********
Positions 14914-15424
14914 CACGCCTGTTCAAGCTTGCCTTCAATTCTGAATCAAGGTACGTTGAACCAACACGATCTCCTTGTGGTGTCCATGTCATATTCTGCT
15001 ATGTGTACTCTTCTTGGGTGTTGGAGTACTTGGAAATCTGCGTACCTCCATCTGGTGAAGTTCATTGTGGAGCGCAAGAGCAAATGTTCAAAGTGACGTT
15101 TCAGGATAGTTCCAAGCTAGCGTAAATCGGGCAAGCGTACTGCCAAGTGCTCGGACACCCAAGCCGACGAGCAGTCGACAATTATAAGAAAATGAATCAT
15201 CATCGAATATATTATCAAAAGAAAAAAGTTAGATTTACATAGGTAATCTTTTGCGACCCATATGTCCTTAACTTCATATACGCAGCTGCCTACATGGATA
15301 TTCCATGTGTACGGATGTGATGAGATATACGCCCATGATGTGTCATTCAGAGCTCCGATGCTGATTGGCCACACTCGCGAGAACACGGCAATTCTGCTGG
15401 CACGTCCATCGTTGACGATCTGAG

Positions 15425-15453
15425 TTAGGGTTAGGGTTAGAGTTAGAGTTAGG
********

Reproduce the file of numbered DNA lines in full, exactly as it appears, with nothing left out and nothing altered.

Positions 14914-15424
14914 CACGCCTGTTCAAGCTTGCCTTCAATTCTGAATCAAGGTACGTTGAACCAACACGATCTCCTTGTGGTGTCCATGTCATATTCTGCT
15001 ATGTGTACTCTTCTTGGGTGTTGGAGTACTTGGAAATCTGCGTACCTCCATCTGGTGAAGTTCATTGTGGAGCGCAAGAGCAAATGTTCAAAGTGACGTT
15101 TCAGGATAGTTCCAAGCTAGCGTAAATCGGGCAAGCGTACTGCCAAGTGCTCGGACACCCAAGCCGACGAGCAGTCGACAATTATAAGAAAATGAATCAT
15201 CATCGAATATATTATCAAAAGAAAAAAGTTAGATTTACATAGGTAATCTTTTGCGACCCATATGTCCTTAACTTCATATACGCAGCTGCCTACATGGATA
15301 TTCCATGTGTACGGATGTGATGAGATATACGCCCATGATGTGTCATTCAGAGCTCCGATGCTGATTGGCCACACTCGCGAGAACACGGCAATTCTGCTGG
15401 CACGTCCATCGTTGACGATCTGAG

Positions 15425-15453
15425 TTAGGGTTAGGGTTAGAGTTAGAGTTAGG